After a month out of public view, NASA's space shuttle program manager will be back in the spotlight Thursday as a witness at the first public hearing held by the Columbia accident investigation board.

Ron Dittemore was the face and voice of NASA in the week following the shuttle's breakup over Texas, describing the tragic events and their aftermath at daily news conferences at Johnson Space Center. That role ended when the investigation board took over.

On Thursday, Dittemore will be back answering questions, this time from board members instead of reporters.

It is the first in an onslaught of public hearings planned by the board's chairman, Harold Gehman Jr., a retired Navy admiral who led the investigation into the 2000 bombing of the USS Cole. He said he will hold hearings twice a week, every two out of three weeks, for the foreseeable future.

Even Gehman's own staff is surprised at the frequency.

"He wants his process to be open to the public," explained the Federal Aviation Administration's Laura Brown, the board's spokeswoman.

Astronaut Scott Altman, the commander of Columbia's next-to-last mission who is taking part in the investigation on NASA's behalf, reacted with a "wow" to the heavy schedule.

He said he is all for making the hearings open to the public, especially in space towns like Houston, Cape Canaveral, Fla., and Huntsville, Ala. That is where most of the hearings will be held.

In those places, "folks are pretty aware of what's going on and you may get some input or help in the long run," Altman, a Navy commander, said in an interview Wednesday. The only risk, he said, is that inviting the public could make the board feel more rushed to come up with answers, which might turn out to be the wrong ones.

"You don't want to be distracted by giving a public pitch and by doing PowerPoint charts when you want to be finding out what went wrong," he said.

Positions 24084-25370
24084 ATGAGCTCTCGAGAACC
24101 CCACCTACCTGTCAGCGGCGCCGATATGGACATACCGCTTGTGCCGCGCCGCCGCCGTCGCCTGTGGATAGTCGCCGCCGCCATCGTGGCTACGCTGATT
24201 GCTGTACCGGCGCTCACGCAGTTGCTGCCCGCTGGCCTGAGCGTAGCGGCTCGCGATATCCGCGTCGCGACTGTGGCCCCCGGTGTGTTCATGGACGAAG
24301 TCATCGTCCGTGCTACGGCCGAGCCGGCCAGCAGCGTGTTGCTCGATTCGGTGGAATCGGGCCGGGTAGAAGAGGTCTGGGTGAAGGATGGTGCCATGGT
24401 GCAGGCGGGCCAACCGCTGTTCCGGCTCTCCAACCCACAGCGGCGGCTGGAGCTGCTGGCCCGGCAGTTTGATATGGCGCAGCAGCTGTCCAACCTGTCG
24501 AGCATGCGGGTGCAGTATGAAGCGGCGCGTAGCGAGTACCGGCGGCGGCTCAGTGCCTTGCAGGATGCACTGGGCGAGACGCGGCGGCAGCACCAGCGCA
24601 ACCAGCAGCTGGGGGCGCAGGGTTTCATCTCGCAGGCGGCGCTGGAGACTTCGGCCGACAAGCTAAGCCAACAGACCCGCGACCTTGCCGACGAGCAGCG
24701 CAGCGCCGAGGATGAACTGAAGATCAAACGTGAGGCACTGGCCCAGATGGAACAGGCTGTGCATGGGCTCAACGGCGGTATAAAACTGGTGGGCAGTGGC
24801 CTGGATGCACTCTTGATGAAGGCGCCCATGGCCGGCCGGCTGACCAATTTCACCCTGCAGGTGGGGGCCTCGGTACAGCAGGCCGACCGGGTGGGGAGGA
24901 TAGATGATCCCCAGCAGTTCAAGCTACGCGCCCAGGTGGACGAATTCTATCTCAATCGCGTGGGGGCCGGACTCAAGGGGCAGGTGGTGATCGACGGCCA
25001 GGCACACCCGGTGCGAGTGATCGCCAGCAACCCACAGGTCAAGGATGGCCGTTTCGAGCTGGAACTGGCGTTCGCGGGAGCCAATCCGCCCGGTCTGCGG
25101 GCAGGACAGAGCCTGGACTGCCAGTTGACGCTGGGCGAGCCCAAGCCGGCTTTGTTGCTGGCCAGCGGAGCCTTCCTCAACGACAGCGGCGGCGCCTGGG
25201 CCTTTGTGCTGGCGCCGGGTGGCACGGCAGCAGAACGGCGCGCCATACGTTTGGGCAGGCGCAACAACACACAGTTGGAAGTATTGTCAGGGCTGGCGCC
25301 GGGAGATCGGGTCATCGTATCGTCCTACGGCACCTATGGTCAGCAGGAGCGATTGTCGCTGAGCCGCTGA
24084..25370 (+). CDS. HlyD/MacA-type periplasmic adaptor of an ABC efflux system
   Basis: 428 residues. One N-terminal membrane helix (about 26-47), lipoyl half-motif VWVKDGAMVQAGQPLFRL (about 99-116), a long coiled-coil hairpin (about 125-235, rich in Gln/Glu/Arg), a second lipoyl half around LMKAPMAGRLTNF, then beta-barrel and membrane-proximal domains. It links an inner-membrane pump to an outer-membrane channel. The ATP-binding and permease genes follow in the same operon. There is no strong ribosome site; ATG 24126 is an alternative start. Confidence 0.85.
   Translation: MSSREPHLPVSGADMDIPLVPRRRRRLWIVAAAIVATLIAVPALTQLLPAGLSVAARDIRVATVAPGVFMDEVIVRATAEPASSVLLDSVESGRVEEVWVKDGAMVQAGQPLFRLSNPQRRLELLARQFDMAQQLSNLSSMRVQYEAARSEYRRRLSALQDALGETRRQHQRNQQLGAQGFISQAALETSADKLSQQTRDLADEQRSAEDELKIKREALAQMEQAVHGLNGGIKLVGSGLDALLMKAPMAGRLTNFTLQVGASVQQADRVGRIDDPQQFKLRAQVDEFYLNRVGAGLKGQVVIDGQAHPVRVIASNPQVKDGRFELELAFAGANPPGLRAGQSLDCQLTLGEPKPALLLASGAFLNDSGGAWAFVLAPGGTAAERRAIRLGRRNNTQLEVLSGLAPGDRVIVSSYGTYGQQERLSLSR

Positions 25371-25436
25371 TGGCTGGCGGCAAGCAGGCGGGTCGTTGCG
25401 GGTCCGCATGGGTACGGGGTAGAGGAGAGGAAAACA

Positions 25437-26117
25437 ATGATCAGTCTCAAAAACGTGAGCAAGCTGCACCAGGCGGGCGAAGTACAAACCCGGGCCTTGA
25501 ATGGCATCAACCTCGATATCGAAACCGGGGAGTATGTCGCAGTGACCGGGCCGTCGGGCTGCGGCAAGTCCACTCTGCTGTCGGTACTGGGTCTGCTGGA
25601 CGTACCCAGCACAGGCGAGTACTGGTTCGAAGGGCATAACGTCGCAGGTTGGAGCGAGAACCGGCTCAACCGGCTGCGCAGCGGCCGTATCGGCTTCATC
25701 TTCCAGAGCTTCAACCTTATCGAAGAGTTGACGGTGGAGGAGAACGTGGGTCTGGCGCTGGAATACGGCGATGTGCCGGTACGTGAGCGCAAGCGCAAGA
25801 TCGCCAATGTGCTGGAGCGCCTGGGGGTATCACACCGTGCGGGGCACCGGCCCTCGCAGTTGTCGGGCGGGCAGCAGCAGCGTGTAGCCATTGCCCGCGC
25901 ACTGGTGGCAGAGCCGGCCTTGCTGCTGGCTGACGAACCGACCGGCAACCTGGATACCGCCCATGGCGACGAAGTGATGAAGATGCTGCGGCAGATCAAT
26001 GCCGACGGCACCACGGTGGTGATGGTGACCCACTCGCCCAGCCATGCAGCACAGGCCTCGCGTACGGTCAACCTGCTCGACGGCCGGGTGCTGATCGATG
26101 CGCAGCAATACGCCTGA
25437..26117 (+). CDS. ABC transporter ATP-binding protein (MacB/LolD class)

The board suspects Columbia's left wing was breached, possibly by foam, ice or other debris that broke off from the shuttle's big external fuel tank during liftoff Jan. 16, and the hot gases of re-entry seeped inside 16 days later. All seven astronauts were killed.

Thursday's hearing will be held in a 500-seat theater at the University of Houston at Clear Lake, just a few miles from Johnson Space Center.

During his last news conference on Feb. 7, Dittemore pledged "unwavering support" to the board. "If there's anything they need, we will provide it," he said.

Gehman refused to say whether Dittemore was among the top-level shuttle managers that he requested be removed from the Columbia investigation because of a conflict of interest. NASA chief Sean O'Keefe has publicly contradicted Dittemore's contention that even if the space agency had known about the severity of damage to the thermal tiles on Columbia's wing, there is nothing anyone could have done about it.

Besides Dittemore, who has headed the shuttle program since 1999, Gehman plans to call as witnesses Thursday the Johnson Space Center director, the former director of NASA's Ames Research Center, and a Boeing engineer who is an expert on the foam that insulates the external fuel tank.

Jefferson Davis Howell Jr., a retired Marine lieutenant general who flew combat in Vietnam, has directed Johnson for the past year. He will open up the testimony so he can leave early to attend funeral services at Arlington National Cemetery in Virginia for three of the Columbia crew.

Henry McDonald, a Scottish-born engineer who teaches at the University of Tennessee at Chattanooga, served as director of Ames in Mountain View, Calif., from 1996 through 2002. He headed a shuttle assessment team that concluded in 2000 that budget and staffing cuts had forced NASA to turn over too much of its safety oversight to outside contractors -- and that safety was being superseded by schedule and cost-cutting.

The board also will hear from tank foam expert Keith Chong, an engineer who works for Boeing in Huntington Beach, Calif.

"We're going to get a little bit of the theory of foam before we start going into who did what to whom and whether it was done correctly," Gehman said.

To increase its scientific heft, the board added three new members Wednesday, bringing the total number to 13: the first American woman in space, Sally Ride, a physicist; a Nobel-prize winning physicist, Douglas Osheroff of Stanford University; and director of the Space Policy Institute at George Washington University, John Logsdon. None of the new members will attend Thursday's hearing.